Dr SAKURAI was one of the last living links back to a group of engineers and designers which seeded much of Japan's post-war excellence. One of his greatest influences was Mr Ryoichi NAKAGAWA of 'Nakajima Hikoki' ( Nakajima Aircraft Co. ), who was the chief engineer on the SAKAE-21 radial engine - which powered the famed Mitsubishi 'Reisen' Zero Sentoki and Nakajima's own Hayabusa fighter aircraft during the Pacific War.

NAKAGAWA went on to become President of Prince Motor Co, where young engineers like SAKURAI and his ex-Nakajima Hikoki colleague Yuji SAKAKIBARA were greatly influenced by the philosophy of engineering excellence NAKAGAWA strove to instil in his workforce. Engine designer Yuji SAKAKIBARA provides us with another link between Skyline / GT-R DNA and Nakajima Hikoki, as he was chief designer of the Nissan S20 twin cam engine ( itself derived from the GR8 engine of the Prince R380-series sports racing cars ) which went on to forge the legend of the GT-R in touring car racing, powering the PGC10 and KPGC10 Skyline GT-R models of the 1968~72 period.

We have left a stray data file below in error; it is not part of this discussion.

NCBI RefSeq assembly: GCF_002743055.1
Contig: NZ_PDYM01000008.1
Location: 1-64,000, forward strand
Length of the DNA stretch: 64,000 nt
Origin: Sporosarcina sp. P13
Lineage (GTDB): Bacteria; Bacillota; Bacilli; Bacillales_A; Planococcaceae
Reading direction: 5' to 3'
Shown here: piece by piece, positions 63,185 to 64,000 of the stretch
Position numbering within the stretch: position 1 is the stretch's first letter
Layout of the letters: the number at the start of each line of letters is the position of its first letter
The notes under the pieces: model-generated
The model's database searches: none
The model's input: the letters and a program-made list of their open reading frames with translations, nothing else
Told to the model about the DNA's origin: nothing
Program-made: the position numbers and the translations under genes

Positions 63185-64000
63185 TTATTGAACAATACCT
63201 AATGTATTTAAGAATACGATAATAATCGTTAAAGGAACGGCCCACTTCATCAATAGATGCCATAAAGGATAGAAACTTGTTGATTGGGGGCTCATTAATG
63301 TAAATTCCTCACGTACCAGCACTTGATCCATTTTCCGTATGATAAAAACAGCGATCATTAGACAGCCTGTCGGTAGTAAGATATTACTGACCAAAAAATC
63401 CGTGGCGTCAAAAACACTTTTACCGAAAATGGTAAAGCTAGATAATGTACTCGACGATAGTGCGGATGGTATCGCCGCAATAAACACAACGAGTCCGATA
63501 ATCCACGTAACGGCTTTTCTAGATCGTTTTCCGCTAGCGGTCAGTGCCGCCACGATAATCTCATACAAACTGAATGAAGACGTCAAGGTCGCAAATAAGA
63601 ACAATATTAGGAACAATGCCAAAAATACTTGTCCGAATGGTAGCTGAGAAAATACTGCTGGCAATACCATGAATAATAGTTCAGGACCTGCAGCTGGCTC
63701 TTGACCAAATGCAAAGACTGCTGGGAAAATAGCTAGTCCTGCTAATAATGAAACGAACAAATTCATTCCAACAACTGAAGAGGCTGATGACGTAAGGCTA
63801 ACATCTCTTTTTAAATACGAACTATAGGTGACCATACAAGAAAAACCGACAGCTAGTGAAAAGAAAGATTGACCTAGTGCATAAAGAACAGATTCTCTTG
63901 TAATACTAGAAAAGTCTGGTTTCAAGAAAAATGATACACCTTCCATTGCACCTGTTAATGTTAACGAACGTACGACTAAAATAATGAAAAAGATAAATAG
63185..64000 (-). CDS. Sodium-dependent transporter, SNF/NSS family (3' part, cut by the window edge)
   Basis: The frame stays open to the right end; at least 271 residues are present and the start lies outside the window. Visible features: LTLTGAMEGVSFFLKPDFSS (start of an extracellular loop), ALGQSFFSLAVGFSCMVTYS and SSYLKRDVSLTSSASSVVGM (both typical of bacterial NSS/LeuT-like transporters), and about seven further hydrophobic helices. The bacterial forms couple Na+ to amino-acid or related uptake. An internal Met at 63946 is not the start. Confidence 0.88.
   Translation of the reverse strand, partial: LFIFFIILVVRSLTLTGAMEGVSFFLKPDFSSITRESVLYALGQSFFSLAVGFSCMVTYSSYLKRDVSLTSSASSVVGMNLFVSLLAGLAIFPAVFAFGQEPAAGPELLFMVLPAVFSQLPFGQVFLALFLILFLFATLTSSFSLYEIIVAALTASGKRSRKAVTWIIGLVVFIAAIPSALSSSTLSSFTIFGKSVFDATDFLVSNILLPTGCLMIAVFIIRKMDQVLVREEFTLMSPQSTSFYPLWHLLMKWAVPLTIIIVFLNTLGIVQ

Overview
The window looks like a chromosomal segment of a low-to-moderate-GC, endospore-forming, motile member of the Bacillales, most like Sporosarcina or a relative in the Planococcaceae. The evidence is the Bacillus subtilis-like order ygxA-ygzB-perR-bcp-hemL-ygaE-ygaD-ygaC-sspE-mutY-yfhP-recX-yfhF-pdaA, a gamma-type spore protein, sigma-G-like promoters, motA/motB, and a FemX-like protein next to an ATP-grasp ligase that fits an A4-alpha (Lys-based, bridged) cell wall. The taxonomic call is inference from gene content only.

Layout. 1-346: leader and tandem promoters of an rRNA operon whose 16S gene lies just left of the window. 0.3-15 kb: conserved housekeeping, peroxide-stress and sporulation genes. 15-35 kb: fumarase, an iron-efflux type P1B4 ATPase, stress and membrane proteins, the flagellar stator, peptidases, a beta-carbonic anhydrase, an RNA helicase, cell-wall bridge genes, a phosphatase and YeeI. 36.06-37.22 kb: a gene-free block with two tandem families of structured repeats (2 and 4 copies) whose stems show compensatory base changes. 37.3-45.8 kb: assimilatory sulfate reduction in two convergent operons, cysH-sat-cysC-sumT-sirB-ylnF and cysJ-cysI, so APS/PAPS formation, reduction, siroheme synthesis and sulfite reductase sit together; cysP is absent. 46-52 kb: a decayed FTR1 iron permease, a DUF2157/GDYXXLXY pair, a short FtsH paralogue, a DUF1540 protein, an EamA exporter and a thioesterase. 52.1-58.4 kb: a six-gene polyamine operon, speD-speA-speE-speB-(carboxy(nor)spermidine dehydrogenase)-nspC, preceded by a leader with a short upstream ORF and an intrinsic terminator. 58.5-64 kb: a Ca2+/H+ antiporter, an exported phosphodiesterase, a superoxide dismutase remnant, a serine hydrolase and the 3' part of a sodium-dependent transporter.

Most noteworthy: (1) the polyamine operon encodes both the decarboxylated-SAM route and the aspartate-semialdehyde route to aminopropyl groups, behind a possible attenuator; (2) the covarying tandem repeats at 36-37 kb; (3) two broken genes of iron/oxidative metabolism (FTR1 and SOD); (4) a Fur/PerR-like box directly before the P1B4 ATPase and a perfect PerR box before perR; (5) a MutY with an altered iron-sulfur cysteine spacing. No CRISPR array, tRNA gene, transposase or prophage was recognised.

Dr SAKURAI had direct involvement with all generations of Skyline model right up to the R31-series, and it was under his reign that the RB-series engine was born in 1984. The RB was designed as a series of engines to last a generation of development and a wide scope of variation. A straight six cylinder configuration was chosen specifically to return to the old days of 'smooth power' which had been so important at Prince during the early to mid 1960s period. There had been great pressure from higher up within Nissan for SAKURAI and his team to use a V6 configuration, but SAKURAI resisted this as a matter of policy. The new RB was to take over the mantle of such illustrious predecessors as Prince's G-series and Nissan's L and FJ-series engines. When their precious 'GT-R' emblem was revived in 1989, the engineers on the project knew that the BNR32 had a lot to live up to with SAKURAI and his team still looking on. By any measure, the BNR32 and the group of engineers which designed it lived up to that expectation, and exceeded it.....

The R35 'GT-R' may have dropped its humble 'Skyline' name link and the straight-six engine layout, but the use of that 'GT-R' emblem still links it back through several generations to the engineering excellence of the Pacific War period and its peacetime aftermath, when a completely different set of challenges were faced. You can track the DNA of the R35 right back to the Sakae-21 engine and the airframe making of Nakajima Hikoki through the likes of Dr SAKURAI. I personally believe that it's worth remembering that when so many people will try to tell you that Nissan and the 'GT-R' emblem have "no history".....